WAIT!! Doesn’t Smokey Bear say to prevent wildfires? Now we are starting fires, so what gives? The answer is that land managers are start- ing prescribed fires, not wildfires. A wildfire is a fire that is out of con- trol. In southwest Florida, 40% of our wildfires are caused by lightning. The area is designed to burn and will burn. In a wildfire there is no plan or care taken – there is just vegetation that will burn along with an ignition source. Wildfires can be very fast and do not do a competent job of helping anyone out. On average in Lee County, 3,500 acres burn each year in wildfires. One wildfire can destroy hundreds or thousands of acres of trees and natural areas in southwest Florida, with the damage taking upwards of a decade to get repaired as new trees grow and the soil re-accumulates. One wildfire can cause hundreds of people to have to evacuate their homes and chance losing almost every- thing. One wildfire can cause smoke to linger in the air for days or weeks on end and impair vision on roadways. One wildfire can cause injury to people, pets, and animals, including firefighters. Each year, we see out of control wildfires that require lots of people to help put them out. Out of control, costly, and dangerous wildfires are what will happen if we have less prescribed fire. A little smoke and fire applied in a planned way now, can mean a lot less smoke and danger later on, and the forest and other natural areas are a lot better off than before.

When Good Fire Says Good Morning By Michael Weston, CFA Senior Forester On a lazy morning

For more information on prescribed fire or how to make your house safe from a wildfire visit the following sites:

Florida Division of Forestry – www.fl-dof.com Tall Timbers Research Station - http://www.talltimbers.org/ fireecology.html Firewise – www.firewise.org

The Florida Division of Forestry is available to answer questions related to trees, woods, and land management throughout Florida, whether you’re in the city, on a barrier island, or out in the country. Go to www.yourforestmanged.com to find the county forester in your area.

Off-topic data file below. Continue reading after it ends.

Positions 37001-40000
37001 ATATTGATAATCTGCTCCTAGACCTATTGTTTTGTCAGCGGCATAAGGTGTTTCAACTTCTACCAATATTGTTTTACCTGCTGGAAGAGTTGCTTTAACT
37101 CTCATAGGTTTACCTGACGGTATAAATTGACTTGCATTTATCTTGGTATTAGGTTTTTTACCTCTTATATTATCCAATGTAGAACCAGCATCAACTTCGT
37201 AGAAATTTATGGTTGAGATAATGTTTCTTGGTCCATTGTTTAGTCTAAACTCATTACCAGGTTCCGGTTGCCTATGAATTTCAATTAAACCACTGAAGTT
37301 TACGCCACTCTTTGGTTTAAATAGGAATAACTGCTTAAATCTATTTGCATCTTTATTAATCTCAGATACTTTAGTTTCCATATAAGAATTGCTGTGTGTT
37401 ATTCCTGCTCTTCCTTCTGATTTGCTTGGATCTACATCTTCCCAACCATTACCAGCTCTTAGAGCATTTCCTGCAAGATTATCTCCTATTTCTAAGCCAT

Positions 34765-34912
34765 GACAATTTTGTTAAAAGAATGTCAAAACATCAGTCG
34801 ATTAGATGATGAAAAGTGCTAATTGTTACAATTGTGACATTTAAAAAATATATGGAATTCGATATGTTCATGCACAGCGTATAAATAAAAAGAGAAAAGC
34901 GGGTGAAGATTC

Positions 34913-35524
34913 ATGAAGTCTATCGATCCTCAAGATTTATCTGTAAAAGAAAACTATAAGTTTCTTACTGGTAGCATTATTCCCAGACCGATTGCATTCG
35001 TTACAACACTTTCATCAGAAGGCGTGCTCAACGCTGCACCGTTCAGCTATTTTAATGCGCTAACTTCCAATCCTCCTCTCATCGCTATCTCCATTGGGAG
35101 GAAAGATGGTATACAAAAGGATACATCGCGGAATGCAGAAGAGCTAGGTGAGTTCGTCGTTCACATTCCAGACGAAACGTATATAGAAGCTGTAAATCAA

April Birdathon By Eleanor Marr

The Birdathon, held this year on April 4, was great fun. Four active teams pursued Charlotte County birds from early morn- ing till 4 PM, followed by a pizza party at Bayshore Linear Park. Al- though teams could choose their own itinerary, once again all four at sun- rise were at Babcock Webb at the same Red-cockaded Woodpecker cluster. 119 species were seen in all, several of which don’t

April Birdathon By Eleanor Marr The Birdathon, held this year on April 4, was great fun.

appear on our Christmas Bird Count lists. Orchard Oriole were the most exciting finds.

Gray Kingbird and Barn Swallow,

Purple Martin, Eastern Kingbird, Least Tern, and Solitary Sandpiper are migrants that return to Florida in the spring. We don’t usually see Cedar Waxwing and Least Bittern here until spring. Of course, some of our common winter residents, such as American Robin, Yellow-rumped Warbler, and most of the ducks were gone. The Birdathon was a financial success as well, with over $1200 raised for youth environmental educa- tion. This year the funds will be divided between CHEC and our new scholarship for an upperclassman with a major in en- vironmental studies.

SCANNING HELP NEEDED

Do you have some time this summer to help us scan PRAS history? We are trying to create electronic files of past news lettters, meeting minutes etc. Please contact Cathy if you can help. All you need is a scanner and some free time.